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When David's father dies, his mother remarries. His new stepfather Murdstone has a mean and cruel view on how to raise a child. When David's mother dies from grief, Murdstone sends David to London to work for a living. When David escapes to his aunt Betsey his life starts to get better. Written by
Film opens with the last sentence of Charles Dickens's preface to the original edition: "Like many fond parents, I have in my heart of hearts, a favourite child, and his name is David Copperfield." See more »
Good Christian Men, Rejoice
Words attributed to Heinrich Suso (14th century)
Latin Translated to English by John M. Neale
Partially Sung and played by M-G-M Chorus and Orchestra during the opening credits See more »
Having always heard of David Copperfield, but never having read the novel nor seen the movie, I finally decided to check out the DVD. I found it quite enjoyable with an all-star cast and good Dickensian backdrops.
I have always loved W.C. Fields, but have to disagree with those who say he steals the show. Although he is perfect as Mcawber, to me it is Edna May Oliver who steals the picture. She is delightful as the dotty aunt especially standing up to Mr. and Miss Murdstone with the loony backing of Mr. Dick (a charming Lennox Pawle).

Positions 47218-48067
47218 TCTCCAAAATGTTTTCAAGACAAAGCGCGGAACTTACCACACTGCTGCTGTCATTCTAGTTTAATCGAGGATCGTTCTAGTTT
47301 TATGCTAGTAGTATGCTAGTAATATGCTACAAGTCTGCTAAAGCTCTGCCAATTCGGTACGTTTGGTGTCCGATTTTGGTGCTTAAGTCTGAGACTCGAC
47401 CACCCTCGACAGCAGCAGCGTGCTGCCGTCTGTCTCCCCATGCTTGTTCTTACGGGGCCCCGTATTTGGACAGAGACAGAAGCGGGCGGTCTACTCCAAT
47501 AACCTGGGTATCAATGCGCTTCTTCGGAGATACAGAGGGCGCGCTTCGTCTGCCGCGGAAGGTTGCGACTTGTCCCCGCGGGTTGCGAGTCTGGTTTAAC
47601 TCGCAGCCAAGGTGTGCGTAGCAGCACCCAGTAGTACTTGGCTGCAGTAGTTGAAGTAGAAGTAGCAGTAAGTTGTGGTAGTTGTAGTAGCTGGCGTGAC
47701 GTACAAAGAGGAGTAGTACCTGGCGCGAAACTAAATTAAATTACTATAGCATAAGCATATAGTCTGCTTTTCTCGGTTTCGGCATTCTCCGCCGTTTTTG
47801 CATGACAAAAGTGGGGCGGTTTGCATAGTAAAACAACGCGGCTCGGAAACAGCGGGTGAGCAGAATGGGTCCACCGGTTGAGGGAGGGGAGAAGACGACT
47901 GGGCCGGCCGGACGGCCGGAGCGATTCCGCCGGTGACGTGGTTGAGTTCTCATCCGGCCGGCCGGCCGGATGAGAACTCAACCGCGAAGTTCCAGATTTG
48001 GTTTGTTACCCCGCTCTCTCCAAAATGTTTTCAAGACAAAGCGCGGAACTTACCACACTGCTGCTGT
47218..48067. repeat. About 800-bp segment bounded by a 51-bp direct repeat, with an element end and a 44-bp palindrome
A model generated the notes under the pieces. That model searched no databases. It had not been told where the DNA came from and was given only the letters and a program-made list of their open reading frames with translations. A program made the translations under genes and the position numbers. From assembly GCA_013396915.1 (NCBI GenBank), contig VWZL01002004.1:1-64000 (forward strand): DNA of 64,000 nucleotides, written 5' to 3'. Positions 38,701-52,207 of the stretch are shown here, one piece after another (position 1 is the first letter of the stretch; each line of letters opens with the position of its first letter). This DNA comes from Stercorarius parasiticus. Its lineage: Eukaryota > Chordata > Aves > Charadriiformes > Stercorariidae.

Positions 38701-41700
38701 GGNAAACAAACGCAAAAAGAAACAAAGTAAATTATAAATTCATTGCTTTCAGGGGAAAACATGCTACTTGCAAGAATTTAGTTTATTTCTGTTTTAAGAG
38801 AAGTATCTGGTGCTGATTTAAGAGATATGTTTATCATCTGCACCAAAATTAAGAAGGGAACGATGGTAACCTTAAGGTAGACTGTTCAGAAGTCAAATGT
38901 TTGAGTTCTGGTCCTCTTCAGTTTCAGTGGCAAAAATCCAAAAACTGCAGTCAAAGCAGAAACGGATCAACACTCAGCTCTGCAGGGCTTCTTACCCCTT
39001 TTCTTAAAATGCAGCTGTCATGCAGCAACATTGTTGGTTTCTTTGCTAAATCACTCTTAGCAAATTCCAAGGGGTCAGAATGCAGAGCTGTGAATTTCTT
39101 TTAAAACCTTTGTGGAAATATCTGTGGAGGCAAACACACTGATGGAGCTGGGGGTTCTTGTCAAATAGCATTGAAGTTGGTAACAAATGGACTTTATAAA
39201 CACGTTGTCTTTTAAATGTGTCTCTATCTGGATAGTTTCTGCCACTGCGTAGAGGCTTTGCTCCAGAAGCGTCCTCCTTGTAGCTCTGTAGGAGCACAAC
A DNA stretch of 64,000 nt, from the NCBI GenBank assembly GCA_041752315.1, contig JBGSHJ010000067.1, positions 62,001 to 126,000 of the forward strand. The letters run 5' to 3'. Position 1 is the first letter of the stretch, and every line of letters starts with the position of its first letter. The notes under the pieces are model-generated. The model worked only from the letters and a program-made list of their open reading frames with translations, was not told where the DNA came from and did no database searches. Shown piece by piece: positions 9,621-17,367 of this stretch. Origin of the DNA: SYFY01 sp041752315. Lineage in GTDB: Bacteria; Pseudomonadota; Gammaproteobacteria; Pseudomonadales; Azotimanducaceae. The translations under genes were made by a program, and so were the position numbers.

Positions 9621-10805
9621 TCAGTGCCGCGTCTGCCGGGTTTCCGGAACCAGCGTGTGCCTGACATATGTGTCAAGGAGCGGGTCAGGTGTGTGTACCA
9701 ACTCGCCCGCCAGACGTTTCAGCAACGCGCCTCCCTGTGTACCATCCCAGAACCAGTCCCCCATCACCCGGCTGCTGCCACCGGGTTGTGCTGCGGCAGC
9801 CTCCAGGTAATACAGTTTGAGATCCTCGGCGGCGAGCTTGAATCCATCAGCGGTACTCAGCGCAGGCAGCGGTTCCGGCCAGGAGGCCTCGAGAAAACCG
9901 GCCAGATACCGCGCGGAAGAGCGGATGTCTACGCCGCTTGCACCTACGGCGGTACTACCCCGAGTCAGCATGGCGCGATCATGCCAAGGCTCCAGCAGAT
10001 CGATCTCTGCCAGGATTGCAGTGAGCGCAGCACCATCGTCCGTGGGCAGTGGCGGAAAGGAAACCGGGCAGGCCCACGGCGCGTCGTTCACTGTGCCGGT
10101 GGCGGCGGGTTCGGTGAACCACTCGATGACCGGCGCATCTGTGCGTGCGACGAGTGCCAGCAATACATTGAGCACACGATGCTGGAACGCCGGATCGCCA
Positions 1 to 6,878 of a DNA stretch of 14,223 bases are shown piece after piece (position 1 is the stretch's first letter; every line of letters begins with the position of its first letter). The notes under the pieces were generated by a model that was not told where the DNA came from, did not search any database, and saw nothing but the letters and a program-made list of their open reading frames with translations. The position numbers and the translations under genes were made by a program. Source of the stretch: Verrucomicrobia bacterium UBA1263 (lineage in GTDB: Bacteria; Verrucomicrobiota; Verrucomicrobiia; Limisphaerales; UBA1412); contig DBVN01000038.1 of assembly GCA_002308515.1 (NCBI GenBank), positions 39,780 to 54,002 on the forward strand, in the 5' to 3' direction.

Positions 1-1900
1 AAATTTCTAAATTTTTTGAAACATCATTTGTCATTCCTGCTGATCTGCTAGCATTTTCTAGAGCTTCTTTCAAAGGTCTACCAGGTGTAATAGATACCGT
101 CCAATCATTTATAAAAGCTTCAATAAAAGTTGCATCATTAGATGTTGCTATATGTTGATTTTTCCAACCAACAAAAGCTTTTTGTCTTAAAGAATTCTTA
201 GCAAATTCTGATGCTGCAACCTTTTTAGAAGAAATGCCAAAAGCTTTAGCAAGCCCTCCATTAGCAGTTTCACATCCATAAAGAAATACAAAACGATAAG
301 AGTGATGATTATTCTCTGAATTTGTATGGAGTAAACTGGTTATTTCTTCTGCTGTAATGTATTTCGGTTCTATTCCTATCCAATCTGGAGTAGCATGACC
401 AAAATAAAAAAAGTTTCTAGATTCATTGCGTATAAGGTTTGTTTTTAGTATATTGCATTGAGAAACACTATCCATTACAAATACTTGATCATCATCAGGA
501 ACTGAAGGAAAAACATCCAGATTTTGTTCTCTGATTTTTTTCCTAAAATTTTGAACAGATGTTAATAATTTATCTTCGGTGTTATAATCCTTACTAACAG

Of course Lionel Barrymore always makes the most of a part and does so as the gruff fisherman Dan Peggotty. Freddie Bartholomew is excellent as the young David. Elizabeth Allen is gorgeous and delightful as David's mother, while Basil Rathbone and Violet Kemble Cooper are cold and devious as the step-father and his housekeeper sister.
The entire cast is excellent, including Jessie Ralph as Peggotty and Herbert Mundin as the 'willing' Barkis. My only complaint and this is from one who hasn't read the book is that the miscellaneous characters get a bit confusing. A guy who apparently had been nice to David in school runs off with and abandons the adopted daughter of Peggotty's brother. Then two men fight during a shipwreck and David sees his school friend dead. Perhaps things were better spelled out in the book.
In any event, it is a quite charming film. Oliver and Field are delightful, along with the rest of the talented cast. I doubt that as better adaptation could be done today.
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